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NOTE: FIP treatment is rapidly changing. Please visit Cornell Feline Health Center, EveryCat Health Foundation, FIP Warriors and University of California Davis Koret Shelter Medicine Program for the most up-to-date information.

This is part 3 of a 5-part series on FIP. Please read parts 1 and 2 on The National Kitten Coalition’s website.

The character and intensity of the body’s inflammatory response to macrophages infected by the Feline Infectious Peritonitis Virus determines which form, wet or dry, FIP takes; no response leads to the wet form, a weak response to the dry form and a strong response eliminates the virus.1 The symptoms vary depending on where in the body infected macrophages end up.1

Factors such as age, breed, origin (shelter/sanctuary/cattery or other dense multi-cat environments, such as a hoarding situation) and recent stress (vaccinations, surgery, other illnesses, being relinquished to a shelter, being placed in a foster home or being adopted, etc.) and symptoms help diagnose the disease.

Common symptoms of wet FIP appear suddenly and include: fluid (effusion) in the abdominal and/or chest cavity, weight loss, fever, lack of appetite, being underweight and having an unthrifty appearance (smaller than normal, poor hair coat, thin). Although there are other conditions and diseases that cause effusions, those associated with FIP are typically thick and yellow-straw colored with a very high protein content.2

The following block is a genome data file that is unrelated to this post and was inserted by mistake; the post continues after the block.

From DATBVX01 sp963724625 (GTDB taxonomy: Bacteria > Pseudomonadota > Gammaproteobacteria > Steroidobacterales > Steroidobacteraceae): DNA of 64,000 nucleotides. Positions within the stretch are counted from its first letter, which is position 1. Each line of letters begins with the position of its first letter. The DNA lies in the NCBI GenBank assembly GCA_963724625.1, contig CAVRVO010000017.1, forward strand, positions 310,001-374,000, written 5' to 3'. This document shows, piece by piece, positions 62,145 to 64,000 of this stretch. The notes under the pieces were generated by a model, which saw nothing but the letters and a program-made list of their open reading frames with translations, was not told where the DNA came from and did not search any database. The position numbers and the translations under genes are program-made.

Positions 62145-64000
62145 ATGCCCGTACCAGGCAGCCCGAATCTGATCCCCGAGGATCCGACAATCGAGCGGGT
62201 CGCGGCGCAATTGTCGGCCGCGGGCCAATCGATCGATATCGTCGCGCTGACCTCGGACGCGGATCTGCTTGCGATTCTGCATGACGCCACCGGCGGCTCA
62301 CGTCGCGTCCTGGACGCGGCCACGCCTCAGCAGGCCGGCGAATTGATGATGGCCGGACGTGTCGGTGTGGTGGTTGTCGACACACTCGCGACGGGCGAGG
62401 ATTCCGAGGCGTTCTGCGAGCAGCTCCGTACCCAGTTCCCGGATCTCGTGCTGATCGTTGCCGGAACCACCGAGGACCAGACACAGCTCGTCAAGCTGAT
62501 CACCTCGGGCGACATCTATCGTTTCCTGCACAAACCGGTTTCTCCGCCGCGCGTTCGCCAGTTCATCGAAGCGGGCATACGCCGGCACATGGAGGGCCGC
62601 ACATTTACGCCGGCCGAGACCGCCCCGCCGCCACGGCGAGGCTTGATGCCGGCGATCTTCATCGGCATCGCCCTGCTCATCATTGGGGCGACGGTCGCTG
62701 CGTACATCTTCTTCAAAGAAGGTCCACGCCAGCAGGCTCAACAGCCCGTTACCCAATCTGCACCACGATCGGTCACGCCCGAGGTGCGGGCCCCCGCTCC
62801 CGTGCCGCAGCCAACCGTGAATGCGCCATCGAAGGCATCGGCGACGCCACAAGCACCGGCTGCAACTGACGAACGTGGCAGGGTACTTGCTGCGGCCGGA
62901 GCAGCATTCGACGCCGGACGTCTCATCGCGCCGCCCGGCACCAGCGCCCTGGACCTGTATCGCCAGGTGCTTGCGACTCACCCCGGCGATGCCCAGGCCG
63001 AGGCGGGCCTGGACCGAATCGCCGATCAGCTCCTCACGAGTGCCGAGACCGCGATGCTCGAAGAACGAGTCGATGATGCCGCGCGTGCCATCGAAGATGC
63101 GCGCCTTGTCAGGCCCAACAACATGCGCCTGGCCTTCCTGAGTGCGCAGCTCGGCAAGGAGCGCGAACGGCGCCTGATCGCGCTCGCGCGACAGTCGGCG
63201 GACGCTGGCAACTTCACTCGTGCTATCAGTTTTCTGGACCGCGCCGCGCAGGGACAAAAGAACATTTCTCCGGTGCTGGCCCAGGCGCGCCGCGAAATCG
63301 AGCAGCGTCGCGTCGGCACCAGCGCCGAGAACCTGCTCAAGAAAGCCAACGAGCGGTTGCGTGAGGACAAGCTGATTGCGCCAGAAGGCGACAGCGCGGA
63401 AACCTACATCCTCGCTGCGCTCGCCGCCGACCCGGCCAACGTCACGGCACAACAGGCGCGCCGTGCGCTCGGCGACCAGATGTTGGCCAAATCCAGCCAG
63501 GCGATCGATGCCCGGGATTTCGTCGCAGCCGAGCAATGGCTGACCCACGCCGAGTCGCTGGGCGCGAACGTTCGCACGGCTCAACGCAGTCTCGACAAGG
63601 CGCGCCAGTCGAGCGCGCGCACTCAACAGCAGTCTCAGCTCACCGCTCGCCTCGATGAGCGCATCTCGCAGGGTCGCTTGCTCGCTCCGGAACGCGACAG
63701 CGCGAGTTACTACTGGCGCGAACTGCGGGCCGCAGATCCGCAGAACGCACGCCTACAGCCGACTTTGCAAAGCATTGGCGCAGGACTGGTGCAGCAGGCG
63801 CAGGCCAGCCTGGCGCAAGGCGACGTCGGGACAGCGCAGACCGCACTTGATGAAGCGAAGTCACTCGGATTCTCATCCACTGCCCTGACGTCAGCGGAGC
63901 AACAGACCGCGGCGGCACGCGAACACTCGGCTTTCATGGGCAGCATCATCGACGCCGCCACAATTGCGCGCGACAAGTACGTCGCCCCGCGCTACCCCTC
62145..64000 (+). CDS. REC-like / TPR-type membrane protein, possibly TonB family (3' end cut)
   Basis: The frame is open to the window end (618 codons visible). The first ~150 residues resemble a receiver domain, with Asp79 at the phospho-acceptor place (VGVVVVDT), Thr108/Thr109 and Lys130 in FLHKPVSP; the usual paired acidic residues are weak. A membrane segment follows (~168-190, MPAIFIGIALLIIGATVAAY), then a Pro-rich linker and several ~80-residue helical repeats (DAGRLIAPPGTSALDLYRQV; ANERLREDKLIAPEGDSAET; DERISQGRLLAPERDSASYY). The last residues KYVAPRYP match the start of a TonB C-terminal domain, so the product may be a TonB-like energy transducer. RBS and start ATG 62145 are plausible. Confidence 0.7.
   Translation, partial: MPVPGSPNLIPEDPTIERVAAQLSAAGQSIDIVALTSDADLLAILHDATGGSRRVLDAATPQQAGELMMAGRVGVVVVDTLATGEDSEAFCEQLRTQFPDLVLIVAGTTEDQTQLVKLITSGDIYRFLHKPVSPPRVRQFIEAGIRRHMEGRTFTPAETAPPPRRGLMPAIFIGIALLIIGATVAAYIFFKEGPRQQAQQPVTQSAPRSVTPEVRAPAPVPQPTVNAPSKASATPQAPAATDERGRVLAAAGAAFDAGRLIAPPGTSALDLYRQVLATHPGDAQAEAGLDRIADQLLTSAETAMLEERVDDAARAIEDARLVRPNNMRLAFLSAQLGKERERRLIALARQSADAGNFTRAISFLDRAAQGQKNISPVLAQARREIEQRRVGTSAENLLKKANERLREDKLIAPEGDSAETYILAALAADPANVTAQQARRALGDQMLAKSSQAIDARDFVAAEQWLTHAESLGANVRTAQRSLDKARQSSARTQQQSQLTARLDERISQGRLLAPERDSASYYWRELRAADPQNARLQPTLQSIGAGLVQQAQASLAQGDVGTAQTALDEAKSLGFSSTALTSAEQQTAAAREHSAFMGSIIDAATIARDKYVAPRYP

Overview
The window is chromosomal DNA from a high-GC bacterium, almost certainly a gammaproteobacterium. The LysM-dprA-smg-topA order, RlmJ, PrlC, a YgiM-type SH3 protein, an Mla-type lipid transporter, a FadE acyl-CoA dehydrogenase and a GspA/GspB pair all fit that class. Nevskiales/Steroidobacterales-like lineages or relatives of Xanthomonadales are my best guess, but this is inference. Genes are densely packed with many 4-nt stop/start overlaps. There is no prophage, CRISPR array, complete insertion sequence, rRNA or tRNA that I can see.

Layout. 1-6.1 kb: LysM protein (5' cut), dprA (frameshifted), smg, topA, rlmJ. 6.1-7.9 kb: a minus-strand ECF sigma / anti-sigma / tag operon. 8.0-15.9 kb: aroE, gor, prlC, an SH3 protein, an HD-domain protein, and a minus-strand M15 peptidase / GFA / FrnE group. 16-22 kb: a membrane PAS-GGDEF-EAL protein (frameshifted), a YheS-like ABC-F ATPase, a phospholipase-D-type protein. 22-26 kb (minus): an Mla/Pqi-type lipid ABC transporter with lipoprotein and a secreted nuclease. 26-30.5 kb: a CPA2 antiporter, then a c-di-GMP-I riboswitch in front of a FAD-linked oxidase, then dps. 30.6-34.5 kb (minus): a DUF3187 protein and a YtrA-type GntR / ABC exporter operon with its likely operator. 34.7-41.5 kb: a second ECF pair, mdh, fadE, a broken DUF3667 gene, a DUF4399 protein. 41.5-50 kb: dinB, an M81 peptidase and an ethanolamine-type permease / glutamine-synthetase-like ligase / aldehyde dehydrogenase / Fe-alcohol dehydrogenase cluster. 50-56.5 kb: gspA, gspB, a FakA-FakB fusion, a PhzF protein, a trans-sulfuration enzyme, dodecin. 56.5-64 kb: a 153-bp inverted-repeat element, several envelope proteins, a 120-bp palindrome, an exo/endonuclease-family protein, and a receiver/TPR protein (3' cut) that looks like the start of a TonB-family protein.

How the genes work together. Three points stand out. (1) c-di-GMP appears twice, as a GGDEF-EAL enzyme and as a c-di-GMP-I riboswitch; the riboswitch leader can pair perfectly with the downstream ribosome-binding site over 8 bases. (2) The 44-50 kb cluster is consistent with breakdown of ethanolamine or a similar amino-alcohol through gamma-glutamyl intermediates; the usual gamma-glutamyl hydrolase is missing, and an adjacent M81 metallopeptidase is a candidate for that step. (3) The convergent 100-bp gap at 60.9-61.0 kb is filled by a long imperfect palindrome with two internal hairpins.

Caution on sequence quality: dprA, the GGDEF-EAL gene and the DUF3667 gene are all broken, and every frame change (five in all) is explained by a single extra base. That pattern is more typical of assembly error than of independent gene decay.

Common symptoms of dry FIP include: granulomas, small masses related to immune system response, in organs (e.g., kidney, cecum, colon, liver, lung, lymph nodes) within the abdominal or chest cavities; seizures caused by masses in the eyes and brain. The dry form is harder to diagnose. If the granulomas are in the liver, clinical signs may include icterus (jaundice).

Diagnosing FIP is difficult because there aren’t symptoms that are specific to the disease; veterinarians must rule out other conditions that could cause similar symptoms. In addition to the symptoms, other diagnostics that can help a veterinarian determine if a cat has FIP include blood tests, examinations of effusions removed from the abdominal and chest cavities and x-rays and ultrasound of the abdomen and/or chest, which may reveal effusions and granulomatous lesions associated with either form of FIP.

In part 4 of this series on FIP, we’ll discuss a recently discovered treatment that has cured 80-85% of cats with FIP.3



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